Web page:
Sir Walter Raleigh (1552? - October 29, 1618) is famed as a writer, poet, spy, and explorer. N.B.: There are many alternate spellings of his surname including Rawley, Ralegh, and Rawleigh; although "Raleigh" is most common today, he himself never used that spelling, preferring "Ralegh". The city of Raleigh, North Carolina is named after Sir Walter.
Walter Raleigh was born at Hayes Barton, which is on the edge of Woodbury Common, and is close to the village of East Budleigh, in Devon, England. He was the half brother of Sir Humphrey Gilbert and Adrian Gilbert. Raleigh's family were fundamentally Protestant in religious orientation and had a number of near escapes during the reign of the Catholic queen Mary I of England. During childhood, Raleigh developed a hatred of Catholicism, and was quick to express it when Elizabeth I came to the throne.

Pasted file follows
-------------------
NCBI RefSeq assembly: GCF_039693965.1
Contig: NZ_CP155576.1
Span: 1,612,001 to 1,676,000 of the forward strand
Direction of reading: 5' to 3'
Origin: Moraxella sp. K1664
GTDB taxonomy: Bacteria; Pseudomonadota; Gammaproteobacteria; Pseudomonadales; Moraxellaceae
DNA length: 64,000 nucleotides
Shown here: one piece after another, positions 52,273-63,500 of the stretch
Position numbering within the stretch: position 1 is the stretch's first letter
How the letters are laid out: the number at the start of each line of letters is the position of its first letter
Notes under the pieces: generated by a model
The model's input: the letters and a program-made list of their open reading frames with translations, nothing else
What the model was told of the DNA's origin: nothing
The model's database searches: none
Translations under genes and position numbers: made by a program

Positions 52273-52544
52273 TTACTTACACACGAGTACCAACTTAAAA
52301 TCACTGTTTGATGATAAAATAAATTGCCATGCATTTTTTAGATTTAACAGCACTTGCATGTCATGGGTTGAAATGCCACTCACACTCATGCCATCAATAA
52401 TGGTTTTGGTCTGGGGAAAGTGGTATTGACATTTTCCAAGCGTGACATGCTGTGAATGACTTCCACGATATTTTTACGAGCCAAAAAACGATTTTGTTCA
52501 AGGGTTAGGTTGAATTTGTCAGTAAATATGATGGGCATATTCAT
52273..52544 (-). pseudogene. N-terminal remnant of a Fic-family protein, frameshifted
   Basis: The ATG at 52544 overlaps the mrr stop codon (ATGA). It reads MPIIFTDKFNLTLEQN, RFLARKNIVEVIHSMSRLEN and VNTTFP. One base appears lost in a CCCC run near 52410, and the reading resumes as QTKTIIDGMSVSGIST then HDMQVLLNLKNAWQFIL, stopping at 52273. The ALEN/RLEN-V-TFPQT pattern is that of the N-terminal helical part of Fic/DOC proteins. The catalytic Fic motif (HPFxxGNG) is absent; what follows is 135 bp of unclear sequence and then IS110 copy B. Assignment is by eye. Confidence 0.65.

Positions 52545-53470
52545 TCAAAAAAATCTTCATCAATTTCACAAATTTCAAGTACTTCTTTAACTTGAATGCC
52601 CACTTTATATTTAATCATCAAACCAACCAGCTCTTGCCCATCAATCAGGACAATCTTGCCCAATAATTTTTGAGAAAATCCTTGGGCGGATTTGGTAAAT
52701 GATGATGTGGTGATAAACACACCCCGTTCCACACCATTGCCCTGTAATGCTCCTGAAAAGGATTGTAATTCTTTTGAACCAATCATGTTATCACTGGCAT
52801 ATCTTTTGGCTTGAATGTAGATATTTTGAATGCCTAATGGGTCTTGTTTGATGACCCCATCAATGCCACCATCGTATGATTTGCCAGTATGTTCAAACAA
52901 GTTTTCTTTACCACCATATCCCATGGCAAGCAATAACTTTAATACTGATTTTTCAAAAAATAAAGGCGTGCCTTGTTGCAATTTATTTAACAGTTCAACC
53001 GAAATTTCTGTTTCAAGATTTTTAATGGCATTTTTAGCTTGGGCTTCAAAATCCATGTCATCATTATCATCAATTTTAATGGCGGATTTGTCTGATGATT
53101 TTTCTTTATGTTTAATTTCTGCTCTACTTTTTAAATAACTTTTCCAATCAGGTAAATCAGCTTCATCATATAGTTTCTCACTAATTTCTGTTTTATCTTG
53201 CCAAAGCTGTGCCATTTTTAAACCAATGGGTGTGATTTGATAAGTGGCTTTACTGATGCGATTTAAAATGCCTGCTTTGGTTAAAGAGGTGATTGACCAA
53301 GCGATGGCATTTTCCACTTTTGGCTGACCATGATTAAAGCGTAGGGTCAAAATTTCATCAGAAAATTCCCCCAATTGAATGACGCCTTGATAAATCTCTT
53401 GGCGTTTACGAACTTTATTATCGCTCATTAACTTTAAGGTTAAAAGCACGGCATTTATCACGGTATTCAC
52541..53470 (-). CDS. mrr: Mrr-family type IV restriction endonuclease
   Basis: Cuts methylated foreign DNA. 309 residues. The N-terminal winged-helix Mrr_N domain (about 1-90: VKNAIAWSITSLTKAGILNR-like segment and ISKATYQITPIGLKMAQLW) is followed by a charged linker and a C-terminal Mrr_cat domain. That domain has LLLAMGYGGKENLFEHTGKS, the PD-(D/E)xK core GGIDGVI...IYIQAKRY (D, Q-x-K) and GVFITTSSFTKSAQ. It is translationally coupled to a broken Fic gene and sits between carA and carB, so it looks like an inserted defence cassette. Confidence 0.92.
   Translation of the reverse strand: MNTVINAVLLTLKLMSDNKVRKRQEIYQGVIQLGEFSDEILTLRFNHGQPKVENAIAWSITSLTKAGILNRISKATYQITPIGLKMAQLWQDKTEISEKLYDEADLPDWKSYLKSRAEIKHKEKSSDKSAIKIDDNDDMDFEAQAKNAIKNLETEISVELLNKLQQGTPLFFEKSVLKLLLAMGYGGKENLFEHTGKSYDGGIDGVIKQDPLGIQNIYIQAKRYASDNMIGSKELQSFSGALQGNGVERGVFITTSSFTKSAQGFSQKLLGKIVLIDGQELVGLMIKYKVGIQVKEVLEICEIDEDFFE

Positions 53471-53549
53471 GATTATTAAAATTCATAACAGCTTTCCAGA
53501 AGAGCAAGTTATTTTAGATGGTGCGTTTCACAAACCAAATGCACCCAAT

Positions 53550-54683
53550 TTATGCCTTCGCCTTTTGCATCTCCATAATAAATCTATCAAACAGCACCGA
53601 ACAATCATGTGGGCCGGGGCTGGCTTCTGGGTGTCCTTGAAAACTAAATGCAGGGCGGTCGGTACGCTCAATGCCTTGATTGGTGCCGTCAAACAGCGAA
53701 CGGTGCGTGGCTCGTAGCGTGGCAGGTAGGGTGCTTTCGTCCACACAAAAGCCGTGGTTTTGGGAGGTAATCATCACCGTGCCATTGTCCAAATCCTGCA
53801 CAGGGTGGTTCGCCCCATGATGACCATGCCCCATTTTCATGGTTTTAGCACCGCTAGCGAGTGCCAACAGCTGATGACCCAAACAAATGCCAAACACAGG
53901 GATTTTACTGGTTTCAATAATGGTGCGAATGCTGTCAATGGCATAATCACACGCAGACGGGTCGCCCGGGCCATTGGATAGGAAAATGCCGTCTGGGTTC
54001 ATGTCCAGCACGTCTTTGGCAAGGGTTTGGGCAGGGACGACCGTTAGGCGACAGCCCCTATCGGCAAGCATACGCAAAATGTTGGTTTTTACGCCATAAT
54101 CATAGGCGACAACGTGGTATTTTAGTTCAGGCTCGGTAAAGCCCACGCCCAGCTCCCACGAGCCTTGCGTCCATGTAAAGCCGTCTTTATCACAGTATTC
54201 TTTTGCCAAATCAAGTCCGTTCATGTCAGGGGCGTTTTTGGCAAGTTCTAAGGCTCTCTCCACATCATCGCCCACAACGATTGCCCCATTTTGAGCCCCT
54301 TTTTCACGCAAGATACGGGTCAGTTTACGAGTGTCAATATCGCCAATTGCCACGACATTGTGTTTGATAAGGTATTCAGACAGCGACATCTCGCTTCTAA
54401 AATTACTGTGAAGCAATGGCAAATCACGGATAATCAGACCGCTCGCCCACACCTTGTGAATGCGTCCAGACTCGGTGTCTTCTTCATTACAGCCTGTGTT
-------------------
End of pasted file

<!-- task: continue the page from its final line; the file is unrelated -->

By 1581, after a number of naval engagements, he had become established as a courtier and Elizabeth's favourite. Raleigh's flamboyant manner is illustrated by the story that he once took off an expensive cloak and threw in over a mud puddle for Queen Elizabeth to walk across -- it probably never happened, but it was the sort of thing everyone had come to expect of Raleigh, and Elizabeth always favored that kind of showmanship.
His position of influence was greatly extended as he became one of Elizabeth's spymasters, along with Francis Walsingham, and was largely responsible for the uncovering of the Babington plot, which was a Catholic plot to dethrone Elizabeth and replace her with Mary, Queen of Scots; as a result of this Elizabeth granted him a 40,000-acre estate in Ireland. Mary was implicated in the Babington Conspiracy and was subsequently executed.
Raleigh was beheaded for allegedly conspiring against James I of England.